For smaller volume applications, for example in retail operations, devices such as our WACS 5 (World Acceptor Cassette System) note bill and bar coded ticket/coupon acceptor may be used, which has a cassette stacking system. The cassette comprises a metal box that receives validated bank notes or the like from a note acceptor. The cassette can store of the order of 500 street-grade banknotes. The cassette may be removed by an operator and taken to a secure location where it is unloaded, for onward transmission of the banknotes e.g. to a bank. A problem with the cassette system-is that it can be opened during transport and runs the risk of pilfering. Furthermore, the cassette provides no ready indication that it has been opened and that pilfering may have occurred.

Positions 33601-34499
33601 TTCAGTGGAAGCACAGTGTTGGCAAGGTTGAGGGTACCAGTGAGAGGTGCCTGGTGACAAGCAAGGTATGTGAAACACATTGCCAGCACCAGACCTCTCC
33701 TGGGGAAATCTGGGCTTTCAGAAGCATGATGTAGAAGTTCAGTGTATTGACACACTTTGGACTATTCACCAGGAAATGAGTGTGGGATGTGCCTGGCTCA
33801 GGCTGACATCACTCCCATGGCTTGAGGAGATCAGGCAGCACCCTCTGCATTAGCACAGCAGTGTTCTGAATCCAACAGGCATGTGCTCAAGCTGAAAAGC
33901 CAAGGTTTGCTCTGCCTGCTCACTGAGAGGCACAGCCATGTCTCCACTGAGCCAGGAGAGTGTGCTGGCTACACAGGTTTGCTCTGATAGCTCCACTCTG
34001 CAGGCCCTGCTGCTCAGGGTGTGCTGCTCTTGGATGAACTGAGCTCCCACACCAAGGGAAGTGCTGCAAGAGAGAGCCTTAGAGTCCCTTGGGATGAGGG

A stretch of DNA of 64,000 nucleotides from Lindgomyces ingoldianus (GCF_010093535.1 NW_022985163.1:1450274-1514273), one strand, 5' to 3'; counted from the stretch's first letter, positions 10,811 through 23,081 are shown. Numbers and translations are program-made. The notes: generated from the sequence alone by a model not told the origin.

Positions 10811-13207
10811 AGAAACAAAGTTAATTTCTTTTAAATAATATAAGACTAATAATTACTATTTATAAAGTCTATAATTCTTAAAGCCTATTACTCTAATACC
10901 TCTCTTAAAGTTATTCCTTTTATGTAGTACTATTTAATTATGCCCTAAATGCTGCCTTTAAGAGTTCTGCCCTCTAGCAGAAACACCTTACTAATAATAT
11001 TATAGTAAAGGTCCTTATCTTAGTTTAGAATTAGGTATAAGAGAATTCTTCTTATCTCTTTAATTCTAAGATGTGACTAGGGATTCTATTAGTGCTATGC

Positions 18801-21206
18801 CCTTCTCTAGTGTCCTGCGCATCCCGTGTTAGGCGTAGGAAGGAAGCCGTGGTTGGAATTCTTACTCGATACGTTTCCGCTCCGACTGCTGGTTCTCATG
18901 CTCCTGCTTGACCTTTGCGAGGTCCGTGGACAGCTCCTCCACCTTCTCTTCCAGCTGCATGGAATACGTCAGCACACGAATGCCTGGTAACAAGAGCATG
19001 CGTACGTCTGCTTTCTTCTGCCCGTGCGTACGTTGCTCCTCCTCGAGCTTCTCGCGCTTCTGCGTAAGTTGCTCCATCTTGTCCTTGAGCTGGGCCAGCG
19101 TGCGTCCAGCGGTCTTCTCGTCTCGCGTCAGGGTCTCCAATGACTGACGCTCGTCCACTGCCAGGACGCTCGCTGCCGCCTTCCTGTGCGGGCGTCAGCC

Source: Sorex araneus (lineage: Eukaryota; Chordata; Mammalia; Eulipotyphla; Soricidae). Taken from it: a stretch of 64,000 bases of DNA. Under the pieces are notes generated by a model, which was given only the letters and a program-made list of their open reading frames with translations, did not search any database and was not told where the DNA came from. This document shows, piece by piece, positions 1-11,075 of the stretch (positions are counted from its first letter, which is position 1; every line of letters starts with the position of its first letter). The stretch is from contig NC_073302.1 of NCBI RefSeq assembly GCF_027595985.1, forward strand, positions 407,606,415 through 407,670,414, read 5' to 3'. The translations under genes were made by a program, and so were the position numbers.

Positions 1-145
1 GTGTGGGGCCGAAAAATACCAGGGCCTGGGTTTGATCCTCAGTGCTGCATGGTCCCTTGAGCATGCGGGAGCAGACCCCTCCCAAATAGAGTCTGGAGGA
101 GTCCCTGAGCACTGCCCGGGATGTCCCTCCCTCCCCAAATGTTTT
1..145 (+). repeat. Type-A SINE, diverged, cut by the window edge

According to the invention from one aspect there is provided a packaging device for packaging a stack of sheet objects that have an attributable monetary value in a container, comprising: an output port for supplying sheet objects to be stacked in the container, a docking mechanism to receive the container, so that an opening in the container can receive the sheet objects from the output port, a drive mechanism for driving the sheet objects to the output port, and for supplying the sheet objects through the opening into the container to be stacked therein, and a sealing device to seal a closure member onto the container opening whilst held by the docking mechanism so as to seal the stacked sheet objects within the container such that the sealed container cannot be opened without rendering it subsequently unusable for packaging sheet objects in the packaging device.